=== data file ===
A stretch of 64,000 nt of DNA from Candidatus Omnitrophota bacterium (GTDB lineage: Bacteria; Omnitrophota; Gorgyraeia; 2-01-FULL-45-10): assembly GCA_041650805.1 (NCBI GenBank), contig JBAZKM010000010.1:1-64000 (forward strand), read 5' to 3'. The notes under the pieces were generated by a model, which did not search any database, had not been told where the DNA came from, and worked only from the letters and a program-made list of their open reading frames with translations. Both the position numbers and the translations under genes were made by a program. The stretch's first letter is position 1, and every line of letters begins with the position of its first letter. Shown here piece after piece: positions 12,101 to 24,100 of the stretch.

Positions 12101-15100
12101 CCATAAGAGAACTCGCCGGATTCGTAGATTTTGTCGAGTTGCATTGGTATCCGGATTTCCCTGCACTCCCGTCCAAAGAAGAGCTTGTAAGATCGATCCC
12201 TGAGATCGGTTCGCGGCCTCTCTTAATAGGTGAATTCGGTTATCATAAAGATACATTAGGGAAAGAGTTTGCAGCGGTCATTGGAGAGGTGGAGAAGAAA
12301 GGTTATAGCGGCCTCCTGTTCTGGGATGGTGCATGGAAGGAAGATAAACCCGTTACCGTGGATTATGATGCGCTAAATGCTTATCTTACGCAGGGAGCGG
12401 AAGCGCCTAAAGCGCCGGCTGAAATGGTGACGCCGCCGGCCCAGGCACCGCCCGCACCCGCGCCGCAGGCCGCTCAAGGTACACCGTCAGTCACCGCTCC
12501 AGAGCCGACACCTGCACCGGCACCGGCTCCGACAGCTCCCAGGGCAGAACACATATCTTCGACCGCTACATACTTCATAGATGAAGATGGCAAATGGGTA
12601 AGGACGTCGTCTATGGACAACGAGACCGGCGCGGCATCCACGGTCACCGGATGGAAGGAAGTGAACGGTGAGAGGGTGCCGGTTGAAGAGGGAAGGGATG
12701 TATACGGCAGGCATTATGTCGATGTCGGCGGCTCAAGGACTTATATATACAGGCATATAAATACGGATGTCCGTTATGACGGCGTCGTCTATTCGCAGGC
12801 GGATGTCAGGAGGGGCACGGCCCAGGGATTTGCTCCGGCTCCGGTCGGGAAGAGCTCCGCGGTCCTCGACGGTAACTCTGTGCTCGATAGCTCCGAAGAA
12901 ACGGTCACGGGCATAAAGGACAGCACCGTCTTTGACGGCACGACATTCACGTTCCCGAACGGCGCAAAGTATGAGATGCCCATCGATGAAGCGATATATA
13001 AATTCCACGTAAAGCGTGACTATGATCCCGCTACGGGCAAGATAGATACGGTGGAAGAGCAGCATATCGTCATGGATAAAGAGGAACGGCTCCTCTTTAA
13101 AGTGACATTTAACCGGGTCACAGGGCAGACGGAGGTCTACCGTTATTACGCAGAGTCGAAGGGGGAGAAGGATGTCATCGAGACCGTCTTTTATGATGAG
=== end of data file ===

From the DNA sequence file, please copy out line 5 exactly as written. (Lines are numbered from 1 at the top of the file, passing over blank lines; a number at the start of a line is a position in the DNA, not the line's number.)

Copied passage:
12301 GGTTATAGCGGCCTCCTGTTCTGGGATGGTGCATGGAAGGAAGATAAACCCGTTACCGTGGATTATGATGCGCTAAATGCTTATCTTACGCAGGGAGCGG